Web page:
Local Government and State Government and Retailers and Pharmacies and Alcohol sales and Government & Economic Development and Retail and Real Estate & Retail

Hearings on Walgreens' bid to sell alcohol continued

March 1, 2010

Hearings scheduled Monday morning to consider Walgreens’ requests for new alcohol permits at several of its stores in Marion County have been continued.

The Local Alcoholic Beverage Board was set to hear requests for 10 of 29 permits the Illinois-based drugstore chain is seeking in the county. But the board granted the retailer a continuance to give it more time to prepare.

Eight of the permit requests now are set to be heard April 19. Applications for a store in Beech Grove and another in Lawrence are set for May 3.

Walgreens is requesting the right to sell beer and wine in at least 53 stores in central Indiana, including 29 in Marion County. Because of the continuance, the beverage board could begin hearing some of the other 19 requests for permits as soon as March 15, its next scheduled meeting.

Walgreens stopped selling alcohol more than a decade ago. But competition, mainly from rival Rhode Island-based CVS Caremark Corp., is prompting the change in policy.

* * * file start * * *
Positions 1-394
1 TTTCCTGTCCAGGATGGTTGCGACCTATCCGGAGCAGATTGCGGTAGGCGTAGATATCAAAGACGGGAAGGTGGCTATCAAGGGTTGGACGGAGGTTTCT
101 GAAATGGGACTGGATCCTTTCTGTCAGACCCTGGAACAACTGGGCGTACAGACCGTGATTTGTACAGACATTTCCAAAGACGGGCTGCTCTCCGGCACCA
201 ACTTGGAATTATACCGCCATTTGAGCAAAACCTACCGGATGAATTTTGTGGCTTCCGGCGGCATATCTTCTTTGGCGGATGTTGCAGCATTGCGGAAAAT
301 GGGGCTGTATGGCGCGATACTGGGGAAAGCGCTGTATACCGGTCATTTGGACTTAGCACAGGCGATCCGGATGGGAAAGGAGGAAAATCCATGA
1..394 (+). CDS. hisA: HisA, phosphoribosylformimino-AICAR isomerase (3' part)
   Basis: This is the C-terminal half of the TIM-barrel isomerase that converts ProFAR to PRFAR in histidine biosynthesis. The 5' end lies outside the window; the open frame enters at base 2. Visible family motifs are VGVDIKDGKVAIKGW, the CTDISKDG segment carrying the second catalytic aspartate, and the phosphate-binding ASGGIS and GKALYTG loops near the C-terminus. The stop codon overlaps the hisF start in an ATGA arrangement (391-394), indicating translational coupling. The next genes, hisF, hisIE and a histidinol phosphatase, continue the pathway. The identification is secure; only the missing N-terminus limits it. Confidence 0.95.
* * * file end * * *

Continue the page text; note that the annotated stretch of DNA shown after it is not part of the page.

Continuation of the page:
That is sparking opposition among local community groups such as Drug Free Marion County and the Marion County Alliance of Neighborhood Associations. Representatives from both were among several concerned citizens prepared to contest the permits at the Monday hearing.

Norman Pace, the neighborhood alliance’s director for Warren Township, said two of the Walgreens seeking permission to sell alcohol are across from educational facilities.

He further argued that Indianapolis already has enough alcohol permits—more than 5,000—at bars, restaurants and grocery and convenience stores.

“We have already exceeded the capacity,” he said. “They’re handing out these alcohol permits like candy in a candy store.”

Nancy Beals, prevention program coordinator at Drug Free Marion County, concurred.

“It’s not that we don’t want Walgreens to sell alcohol,” she said. “We just don’t want the over-saturation.”

The alcoholic beverage board cannot grant permit approval. It only makes recommendations to the Indiana Alcohol Tobacco Commission.

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